Undergraduates present research at national Black Studies conference

Five CLASS students spent their spring break presenting their research papers at the National Council for Black Studies 40th Annual Conference in Charlotte, N.C.

“Participating in this conference was the best experience of my college career,” says Jasmin Weaver, a junior majoring in Communication Sciences and Disorders and minoring in African American Studies. “The conference helped me to grow intellectually. The vibes were great everywhere we went. ”

The National Conference for Black Studies was established in 1975 to formalize, develop and expand the study of the global African Diaspora. The annual conference provides a forum to share research and encourage academic excellence and social responsibility.

During the national conference, Weaver presented her research paper on the formation of Ebonics as a result of the dehumanization of enslaved Africans. She became interested in African American Studies during the second semester of her freshman year when she realized that she wanted to learn about her own heritage.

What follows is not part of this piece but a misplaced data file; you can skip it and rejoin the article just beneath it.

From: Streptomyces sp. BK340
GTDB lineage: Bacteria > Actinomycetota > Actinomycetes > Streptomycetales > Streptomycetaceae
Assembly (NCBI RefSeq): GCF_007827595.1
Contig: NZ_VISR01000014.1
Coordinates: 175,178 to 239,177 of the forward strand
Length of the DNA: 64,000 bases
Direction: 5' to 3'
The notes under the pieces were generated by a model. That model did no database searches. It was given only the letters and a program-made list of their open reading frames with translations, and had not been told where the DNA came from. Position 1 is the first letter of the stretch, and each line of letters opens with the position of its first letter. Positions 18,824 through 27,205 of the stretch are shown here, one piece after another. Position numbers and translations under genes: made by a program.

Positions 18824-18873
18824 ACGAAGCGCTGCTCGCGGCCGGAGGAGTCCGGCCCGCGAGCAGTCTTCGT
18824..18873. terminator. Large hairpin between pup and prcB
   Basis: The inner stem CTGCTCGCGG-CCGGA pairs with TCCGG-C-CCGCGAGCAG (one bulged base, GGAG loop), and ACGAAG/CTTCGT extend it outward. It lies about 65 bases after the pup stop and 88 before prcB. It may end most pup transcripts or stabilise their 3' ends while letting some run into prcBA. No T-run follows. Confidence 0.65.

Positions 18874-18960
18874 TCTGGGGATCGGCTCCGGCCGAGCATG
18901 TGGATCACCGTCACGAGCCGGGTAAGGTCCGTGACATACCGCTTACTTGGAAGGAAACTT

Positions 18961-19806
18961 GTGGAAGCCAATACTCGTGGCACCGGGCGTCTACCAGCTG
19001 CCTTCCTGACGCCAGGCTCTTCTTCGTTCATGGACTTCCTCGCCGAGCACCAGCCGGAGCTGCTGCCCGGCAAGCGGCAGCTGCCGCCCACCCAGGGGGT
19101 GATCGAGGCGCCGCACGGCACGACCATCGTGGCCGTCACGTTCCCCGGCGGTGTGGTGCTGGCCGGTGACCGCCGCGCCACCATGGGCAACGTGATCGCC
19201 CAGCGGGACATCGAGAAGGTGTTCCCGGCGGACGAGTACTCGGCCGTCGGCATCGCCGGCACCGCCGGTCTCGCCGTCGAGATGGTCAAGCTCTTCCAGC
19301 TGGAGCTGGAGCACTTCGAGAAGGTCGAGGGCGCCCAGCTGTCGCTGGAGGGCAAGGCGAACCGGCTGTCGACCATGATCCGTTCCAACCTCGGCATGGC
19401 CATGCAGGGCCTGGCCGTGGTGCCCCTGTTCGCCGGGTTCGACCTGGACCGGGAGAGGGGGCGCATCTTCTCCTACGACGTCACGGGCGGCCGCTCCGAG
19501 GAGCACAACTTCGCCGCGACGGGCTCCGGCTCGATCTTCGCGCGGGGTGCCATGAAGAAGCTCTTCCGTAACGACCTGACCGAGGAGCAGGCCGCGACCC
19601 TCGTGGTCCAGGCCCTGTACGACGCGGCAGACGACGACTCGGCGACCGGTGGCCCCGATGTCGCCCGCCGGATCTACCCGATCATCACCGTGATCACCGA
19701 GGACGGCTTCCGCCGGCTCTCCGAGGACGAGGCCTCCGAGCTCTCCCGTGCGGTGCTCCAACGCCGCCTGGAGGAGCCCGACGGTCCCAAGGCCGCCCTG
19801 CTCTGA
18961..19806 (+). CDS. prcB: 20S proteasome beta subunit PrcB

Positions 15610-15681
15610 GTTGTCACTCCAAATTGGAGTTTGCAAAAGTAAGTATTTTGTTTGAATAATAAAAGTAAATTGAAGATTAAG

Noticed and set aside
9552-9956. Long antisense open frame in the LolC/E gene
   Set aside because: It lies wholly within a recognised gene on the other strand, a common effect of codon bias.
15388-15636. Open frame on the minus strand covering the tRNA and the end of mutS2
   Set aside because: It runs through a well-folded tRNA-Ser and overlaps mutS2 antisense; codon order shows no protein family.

Jalyn Gordon, a political science major and AAS minor says, “Having the opportunity to be around people I aspire to be one day was a priceless benefit to attending the conference.” Gordon presented her research on the sustainability and progressiveness of two significant historically black churches in Philadelphia - Mother Bethel A.M.E. and St. Thomas Episcopal A.M.E. church.

Senior Marcus Smith also presented his paper, “The Algerian Revolution: Algerian Revolution and the Dynamics of Social Change” at the conference. As a political science major and AASs minor, he wanted to examine the Algerian revolution and its impact on the status of Algerian women post-independence.

“To attend the conference as an undergrad is extremely rare, and it did not disappoint. I was able to meet scholars whose books I’ve highlighted and read multiple times. The sense of unity and warmth was something I did not expect at an academic conference, but nevertheless was elated to see,” says Smith.

The other students who attended and presented at the conference were Da’Vonte Lyons , who is majoring in art, and DeMointe Wesley, who is majoring in English. Both are also earning minors in African American Studies.

- By Monica Byars